Stitt has just taken delivery of the machines and is now managing the work of recompiling the w2rap application using Intel’s Parallel Studio compiler suite as well as the open source GCC compilers to see which one will give the best results on the new iron. TGAC uses Red Hat Enterprise Linux on its machines, and will continue to do so, and uses the open source SLURM scheduler to dispatch work to the systems.

With the pair of UV 300s, TGAC will have one of the largest installations of SSDs in the world that have been equipped with NVM-Express ports linking the flash to the CPU complex. This is important, says Stitt, because when starting a genome assembly, the first thing w2rap does is take two input files that are somewhere on the order of 512 GB each and feed them into main memory. This will obviously be a lot faster from NVM-Express flash drives than from the disk-based file systems used in the UV 100s and UV 2000 that TGAC has been employing. How much this flash affects overall performance, Stitt is not sure because TGAC is still tweaking the code for the new hardware. But he hopes it will allow a sequencing and assembly run to take three weeks or less instead of four weeks.

If TGAC needs more oomph than the current UV 300 setups provide, it does have some expansion room. The two UV 300 machines have only sixteen sockets with 16-core Xeon E7 v3 processors, and the system expands to up to 32 sockets. With the socket expansion, the UV 300 system can have 24 TB of shared memory, and Jorge Titinger, CEO at SGI, tells The Next Platform that the machine can be expanded to 48 TB of shared memory with super-dense 128 GB memory sticks that SGI has started shipping to selected customers. We presume that SGI will also be making available a processor upgrade option in the UV 300s once Intel ships the Broadwell Xeon E7s sometime later this year, so the peak core count should go up a little higher. (The Haswell and Broadwell Xeons share the same sockets.) It stands to reason that a new UV 400 will be launched sometime in 2017 or 2018 when the “Skylake” Xeon E7 v5 processors are delivered, which will use a different socket and have a different memory architecture than the current Xeons.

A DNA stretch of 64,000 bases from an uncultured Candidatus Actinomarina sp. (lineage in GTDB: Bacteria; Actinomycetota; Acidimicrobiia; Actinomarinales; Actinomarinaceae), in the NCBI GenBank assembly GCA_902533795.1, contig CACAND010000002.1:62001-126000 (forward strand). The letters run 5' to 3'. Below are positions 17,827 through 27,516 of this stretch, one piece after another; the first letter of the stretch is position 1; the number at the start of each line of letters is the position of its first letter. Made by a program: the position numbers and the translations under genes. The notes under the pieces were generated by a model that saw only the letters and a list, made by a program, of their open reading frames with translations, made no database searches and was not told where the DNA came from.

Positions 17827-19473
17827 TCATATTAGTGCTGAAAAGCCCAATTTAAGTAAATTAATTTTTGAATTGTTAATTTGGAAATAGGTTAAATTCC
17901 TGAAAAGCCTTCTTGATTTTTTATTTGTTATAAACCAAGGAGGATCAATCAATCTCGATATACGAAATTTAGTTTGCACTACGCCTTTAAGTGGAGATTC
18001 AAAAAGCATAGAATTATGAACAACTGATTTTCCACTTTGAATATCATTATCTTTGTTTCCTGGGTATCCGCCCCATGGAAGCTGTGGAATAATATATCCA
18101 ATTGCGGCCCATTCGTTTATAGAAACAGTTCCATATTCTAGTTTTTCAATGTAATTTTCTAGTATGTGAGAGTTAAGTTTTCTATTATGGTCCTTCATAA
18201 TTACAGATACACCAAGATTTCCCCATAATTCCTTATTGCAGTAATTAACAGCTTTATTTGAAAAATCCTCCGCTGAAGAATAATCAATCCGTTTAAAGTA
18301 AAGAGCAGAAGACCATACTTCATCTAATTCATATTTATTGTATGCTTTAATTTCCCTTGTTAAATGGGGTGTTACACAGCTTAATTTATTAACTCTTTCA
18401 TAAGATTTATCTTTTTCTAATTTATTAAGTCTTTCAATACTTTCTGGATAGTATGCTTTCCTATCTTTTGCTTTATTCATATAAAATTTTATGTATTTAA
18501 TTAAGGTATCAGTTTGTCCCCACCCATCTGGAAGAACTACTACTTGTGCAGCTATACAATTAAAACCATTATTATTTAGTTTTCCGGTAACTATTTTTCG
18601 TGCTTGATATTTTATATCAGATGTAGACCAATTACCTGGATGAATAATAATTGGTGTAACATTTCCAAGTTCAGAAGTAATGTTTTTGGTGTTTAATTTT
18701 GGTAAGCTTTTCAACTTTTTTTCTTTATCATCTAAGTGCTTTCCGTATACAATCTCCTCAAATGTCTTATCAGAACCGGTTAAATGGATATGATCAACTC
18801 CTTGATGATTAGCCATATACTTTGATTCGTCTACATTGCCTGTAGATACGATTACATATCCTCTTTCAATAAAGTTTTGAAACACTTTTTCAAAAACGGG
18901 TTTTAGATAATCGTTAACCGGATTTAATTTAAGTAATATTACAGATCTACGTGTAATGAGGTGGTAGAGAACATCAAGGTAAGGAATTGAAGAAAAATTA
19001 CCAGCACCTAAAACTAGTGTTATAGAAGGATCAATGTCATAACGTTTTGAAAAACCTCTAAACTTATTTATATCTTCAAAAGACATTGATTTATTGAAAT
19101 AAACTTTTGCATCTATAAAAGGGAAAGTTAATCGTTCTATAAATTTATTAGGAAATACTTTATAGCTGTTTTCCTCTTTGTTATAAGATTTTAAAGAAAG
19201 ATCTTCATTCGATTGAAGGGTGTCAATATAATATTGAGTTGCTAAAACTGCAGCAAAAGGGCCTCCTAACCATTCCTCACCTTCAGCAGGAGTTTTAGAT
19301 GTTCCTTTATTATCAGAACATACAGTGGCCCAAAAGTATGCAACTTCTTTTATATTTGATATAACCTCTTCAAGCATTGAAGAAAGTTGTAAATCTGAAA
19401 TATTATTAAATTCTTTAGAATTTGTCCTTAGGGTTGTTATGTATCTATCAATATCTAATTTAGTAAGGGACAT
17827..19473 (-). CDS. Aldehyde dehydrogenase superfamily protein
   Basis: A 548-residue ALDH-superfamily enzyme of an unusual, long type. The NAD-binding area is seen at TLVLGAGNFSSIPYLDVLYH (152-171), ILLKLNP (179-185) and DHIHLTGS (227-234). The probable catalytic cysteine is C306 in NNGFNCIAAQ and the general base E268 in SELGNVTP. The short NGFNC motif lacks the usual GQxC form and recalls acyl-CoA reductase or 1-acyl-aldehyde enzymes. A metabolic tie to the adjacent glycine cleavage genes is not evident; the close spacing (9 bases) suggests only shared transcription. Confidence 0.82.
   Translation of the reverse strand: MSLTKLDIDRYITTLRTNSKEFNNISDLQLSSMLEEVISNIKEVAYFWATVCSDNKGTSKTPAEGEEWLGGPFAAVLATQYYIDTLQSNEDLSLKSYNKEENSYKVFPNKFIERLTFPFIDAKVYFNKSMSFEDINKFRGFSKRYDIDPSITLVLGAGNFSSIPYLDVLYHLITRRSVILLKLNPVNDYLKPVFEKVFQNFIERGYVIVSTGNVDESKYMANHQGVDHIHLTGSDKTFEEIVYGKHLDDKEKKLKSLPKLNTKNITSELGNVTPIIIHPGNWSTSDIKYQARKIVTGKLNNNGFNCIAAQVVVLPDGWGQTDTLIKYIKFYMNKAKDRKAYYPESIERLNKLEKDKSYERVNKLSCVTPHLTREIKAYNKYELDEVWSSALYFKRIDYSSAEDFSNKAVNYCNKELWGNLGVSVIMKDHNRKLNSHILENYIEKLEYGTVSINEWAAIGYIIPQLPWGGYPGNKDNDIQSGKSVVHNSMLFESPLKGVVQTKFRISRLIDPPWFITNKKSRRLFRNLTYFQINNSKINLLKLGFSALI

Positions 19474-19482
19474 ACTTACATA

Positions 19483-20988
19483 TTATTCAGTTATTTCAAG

As Titinger has discussed with us in the past, SGI has a goal of getting the UV product line to drive at least 10 percent of its revenues in the current fiscal year – up from a low single digit percentage in years past – and he tells us that the company is on its way to meet that goal. “I think the opportunity for the UV 300 architecture is going to grow,” he says. At the moment, the in-memory uses of UV 300 machines for SAP HANA and Oracle databases are driving about 60 percent of the UV revenues, and the remaining 40 percent is dominated by larger scale UV 3000 systems running more traditional simulation and modeling workloads with a smattering of HPC work on UV 300 systems like is being done at TGAC.

The UV machines at TGAC have been focused on the wheat genome assembly work, which is the most computationally challenging tasks at TGAC, this is not steady state work. The commodity cluster that the genomics lab uses for downstream analysis of the genomes it sequences and assembles on the UV iron, however, is kept extremely busy by researchers analyzing the wheat genome and runs at a very high utilization.

This cluster is based on server nodes from Supermicro, which use AMD Opteron processors and with 128 GB of memory in each node, with a total of more than 4,000 cores. This commodity cluster is networked with plain vanilla Ethernet interconnects because, as Stitt put it, there is very little MPI in bioinformatics code so you don’t need fancier InfiniBand or Ethernet links with RDMA. This cluster will be refreshed later this year, according to Stitt, and it stands to reason that TGAC will go for a system using the latest “Broadwell” Xeon E5 v4 processors from Intel.

“This sort of system is more about price/performance for us,” he says. “We don’t need high amounts of shared memory for these throughput jobs, we just need lots of cores, and at the time whatever processor configuration gives us the best price/performance, that is probably what we will go with.”

TGAC is also on the bleeding edge of optical processing research for genome sequencing, which we profiled last March.